NEW YORK -- The Wall Street Journal has vowed to address the pay gap between women and minorities and their white, male colleagues.
In a memo to staff on Wednesday, Will Lewis, chief executive of the newspaper's parent company Dow Jones & Company, pledged to conduct a review of salaries.
"Any pay disparity relating to an employee's race or gender is troubling and inconsistent with the standards I strive to maintain at Dow Jones," Lewis said in his statement. "We must, as a matter of urgency, address these issues head on."
The move came more than two weeks after the union that represents the newsroom, the Newspaper Guild-affiliated Independent Association of Publishers' Employees, published a study of pay at the company since 1991.
Not much has changed in 25 years, the study found. Back then, women made up 46 percent of the workforce and were paid about 24 percent less than men, on average. Now, women make up 47 percent of the union workforce, but they still earn less -- 13.2 percent less.
Here's how the current weekly pay for white employees compares to black or African-American employees and to Hispanic or Latino employees, for example:
- White Male — $1,773.05
- White Female — $1,497.34
- Black/African-American Male — $1,227.88
- Black/African-American Female — $1,141.31
- Hispanic/Latino Male — $1,320.68
- Hispanic/Latino Female — $1,176.51
And here's what that looked like in 1991:
- White Male — $828
- White Female — $637
- Black/African-American Male — $598
- Black/African-American Female — $539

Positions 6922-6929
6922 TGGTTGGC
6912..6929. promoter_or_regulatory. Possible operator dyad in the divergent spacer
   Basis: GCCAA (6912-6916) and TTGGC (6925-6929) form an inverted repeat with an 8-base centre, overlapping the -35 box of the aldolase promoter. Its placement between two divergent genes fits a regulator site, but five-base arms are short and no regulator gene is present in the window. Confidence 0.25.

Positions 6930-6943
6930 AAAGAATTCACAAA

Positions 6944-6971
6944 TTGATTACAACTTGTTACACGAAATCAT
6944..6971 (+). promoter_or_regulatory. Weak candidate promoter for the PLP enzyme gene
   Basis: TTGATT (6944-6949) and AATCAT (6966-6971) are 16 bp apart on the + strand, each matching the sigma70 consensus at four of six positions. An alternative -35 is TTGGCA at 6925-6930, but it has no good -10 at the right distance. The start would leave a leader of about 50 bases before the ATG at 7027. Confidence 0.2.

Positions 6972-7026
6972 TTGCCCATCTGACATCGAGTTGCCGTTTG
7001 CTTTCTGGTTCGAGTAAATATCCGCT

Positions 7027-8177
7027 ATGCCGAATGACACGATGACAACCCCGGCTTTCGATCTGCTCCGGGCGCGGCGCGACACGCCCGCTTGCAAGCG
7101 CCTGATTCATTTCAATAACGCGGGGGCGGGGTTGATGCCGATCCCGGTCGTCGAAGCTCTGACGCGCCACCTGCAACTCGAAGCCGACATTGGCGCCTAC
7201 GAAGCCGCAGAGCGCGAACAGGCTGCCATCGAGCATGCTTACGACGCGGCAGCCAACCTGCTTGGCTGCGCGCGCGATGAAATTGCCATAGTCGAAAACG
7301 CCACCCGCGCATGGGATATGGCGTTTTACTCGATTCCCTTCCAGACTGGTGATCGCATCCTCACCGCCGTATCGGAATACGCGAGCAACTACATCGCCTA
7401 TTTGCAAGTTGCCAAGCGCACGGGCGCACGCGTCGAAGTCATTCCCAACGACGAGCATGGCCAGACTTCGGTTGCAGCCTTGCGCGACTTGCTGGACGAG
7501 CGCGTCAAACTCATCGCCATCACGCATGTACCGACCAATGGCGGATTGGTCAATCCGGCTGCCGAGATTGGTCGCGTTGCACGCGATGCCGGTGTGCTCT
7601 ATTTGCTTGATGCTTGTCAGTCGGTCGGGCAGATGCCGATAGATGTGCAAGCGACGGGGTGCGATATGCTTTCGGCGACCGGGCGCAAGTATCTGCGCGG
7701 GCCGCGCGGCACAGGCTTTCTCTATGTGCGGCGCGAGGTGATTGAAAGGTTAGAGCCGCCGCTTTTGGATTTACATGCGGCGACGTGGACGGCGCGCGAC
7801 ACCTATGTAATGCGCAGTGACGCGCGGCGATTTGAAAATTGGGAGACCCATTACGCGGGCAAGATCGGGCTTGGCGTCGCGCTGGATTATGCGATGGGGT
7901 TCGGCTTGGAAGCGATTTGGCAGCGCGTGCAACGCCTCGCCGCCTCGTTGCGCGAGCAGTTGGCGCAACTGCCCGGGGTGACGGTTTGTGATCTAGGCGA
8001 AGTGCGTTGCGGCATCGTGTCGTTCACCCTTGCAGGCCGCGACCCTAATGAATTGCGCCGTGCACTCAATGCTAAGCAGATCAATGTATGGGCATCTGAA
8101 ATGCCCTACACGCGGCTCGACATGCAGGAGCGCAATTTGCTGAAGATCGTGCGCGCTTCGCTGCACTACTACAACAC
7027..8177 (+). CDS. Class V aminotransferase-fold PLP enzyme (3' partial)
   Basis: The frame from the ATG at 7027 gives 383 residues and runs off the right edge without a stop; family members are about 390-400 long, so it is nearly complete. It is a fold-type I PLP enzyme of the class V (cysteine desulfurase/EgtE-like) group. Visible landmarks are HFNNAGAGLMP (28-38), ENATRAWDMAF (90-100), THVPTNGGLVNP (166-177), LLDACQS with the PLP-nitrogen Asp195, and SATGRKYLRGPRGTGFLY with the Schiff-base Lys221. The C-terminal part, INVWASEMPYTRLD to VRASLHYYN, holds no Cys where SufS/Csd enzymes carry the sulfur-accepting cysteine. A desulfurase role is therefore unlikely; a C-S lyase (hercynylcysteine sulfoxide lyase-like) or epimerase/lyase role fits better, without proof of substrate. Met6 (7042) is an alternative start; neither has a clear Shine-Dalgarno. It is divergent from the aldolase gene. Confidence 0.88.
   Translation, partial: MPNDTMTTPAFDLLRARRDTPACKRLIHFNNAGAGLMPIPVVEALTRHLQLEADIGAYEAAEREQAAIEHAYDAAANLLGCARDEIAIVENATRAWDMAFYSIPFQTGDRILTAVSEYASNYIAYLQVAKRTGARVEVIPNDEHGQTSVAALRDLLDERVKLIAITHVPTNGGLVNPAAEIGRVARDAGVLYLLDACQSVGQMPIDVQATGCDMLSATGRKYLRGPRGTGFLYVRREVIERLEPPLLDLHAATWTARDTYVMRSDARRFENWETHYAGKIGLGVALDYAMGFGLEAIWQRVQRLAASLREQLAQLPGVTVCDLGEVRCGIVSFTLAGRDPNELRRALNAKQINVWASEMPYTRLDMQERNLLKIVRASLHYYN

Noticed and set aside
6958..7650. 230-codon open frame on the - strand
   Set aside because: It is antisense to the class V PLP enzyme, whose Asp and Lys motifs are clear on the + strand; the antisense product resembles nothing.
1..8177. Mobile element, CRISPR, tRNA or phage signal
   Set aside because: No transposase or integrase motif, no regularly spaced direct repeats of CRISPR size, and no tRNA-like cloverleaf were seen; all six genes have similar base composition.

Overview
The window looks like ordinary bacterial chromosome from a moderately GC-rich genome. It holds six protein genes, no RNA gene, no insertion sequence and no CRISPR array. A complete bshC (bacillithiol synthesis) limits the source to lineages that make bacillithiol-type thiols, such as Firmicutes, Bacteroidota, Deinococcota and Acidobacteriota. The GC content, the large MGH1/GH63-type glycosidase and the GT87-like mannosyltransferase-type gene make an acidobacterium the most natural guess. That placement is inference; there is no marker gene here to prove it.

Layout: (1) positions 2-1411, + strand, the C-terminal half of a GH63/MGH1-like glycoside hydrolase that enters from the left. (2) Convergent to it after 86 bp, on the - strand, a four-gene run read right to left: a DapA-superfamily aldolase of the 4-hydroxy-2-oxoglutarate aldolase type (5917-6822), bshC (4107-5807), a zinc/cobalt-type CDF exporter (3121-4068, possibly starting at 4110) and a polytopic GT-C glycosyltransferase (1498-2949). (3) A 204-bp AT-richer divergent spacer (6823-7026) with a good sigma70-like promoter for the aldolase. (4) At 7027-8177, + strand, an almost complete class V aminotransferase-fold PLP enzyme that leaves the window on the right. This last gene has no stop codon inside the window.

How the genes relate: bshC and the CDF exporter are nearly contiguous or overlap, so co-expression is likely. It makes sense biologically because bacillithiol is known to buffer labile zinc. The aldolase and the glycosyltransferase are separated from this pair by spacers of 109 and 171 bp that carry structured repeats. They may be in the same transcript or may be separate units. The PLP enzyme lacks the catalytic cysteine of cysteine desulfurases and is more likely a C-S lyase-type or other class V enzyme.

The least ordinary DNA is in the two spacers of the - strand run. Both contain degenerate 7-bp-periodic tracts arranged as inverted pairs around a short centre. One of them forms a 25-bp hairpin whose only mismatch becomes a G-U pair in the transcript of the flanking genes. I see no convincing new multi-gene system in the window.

- Hispanic/Latino Male — $590
- Hispanic/Latino Female — $542
"[I]nsofar as there is any pay inequality, or indeed any disparity of remuneration or opportunity that is ascribable to gender or race, I am personally committed to eliminating it as a matter of urgency," Gerry Baker, editor-in-chief of the Wall Street Journal, wrote in a memo to staffers on Thursday. "We have the finest journalists in the world and I am anxious to ensure that we reward them properly and equitably."
Tim Martell, executive director of IAPE, told The Huffington Post that the company's union contract expires in June. If the pay discrepancy is not dealt with by then, the group plans to address the issue at the negotiating table. He said the union has had no formal contact with the company's management since it published the pay analysis on its website on March 8.
"We appreciate yesterday's notice and their pledge to be transparent in their review of gender and racial pay equity," Martell said. "The next step for us is to see what, exactly, they produce."
The Wall Street Journal’s women reporters and editors are hardly alone in being underpaid. Media companies in the U.S. pay men 6.6 percent more than women on average, according to a report released Wednesday by jobs site Glassdoor.
The industry, which Glassdoor defined as including book publishers, television networks and online media outlets, ranked as one of the worst for pay inequity.
Companies have been paying a lot more attention to the issue of pay equality over the past year or so, under pressure from both the federal government and activist shareholders. In February, Intel for the first time spoke publicly on the topic -- announcing it had no gender pay gap.
Apple and Amazon, both under pressure by activists, made announcements this month about how they pay men and women at their companies. On Wednesday, Amazon said it pays women 99.9 cents for every dollar a man makes. Apple said it also pays equally, but not if you count employee’s stock equity.
Last year, cloud computing company Salesforce announced it spent $3 million adjusting the salaries of its female employees, after an internal investigation found a pay gap between men and women.
“My job is to make sure that women are treated 100 percent equally at Salesforce in pay, opportunity and advancement,” Salesforce chief executive Marc Benioff told HuffPost when he announced that the company would audit everyone’s pay.
Emily Peck is a former WSJ employee.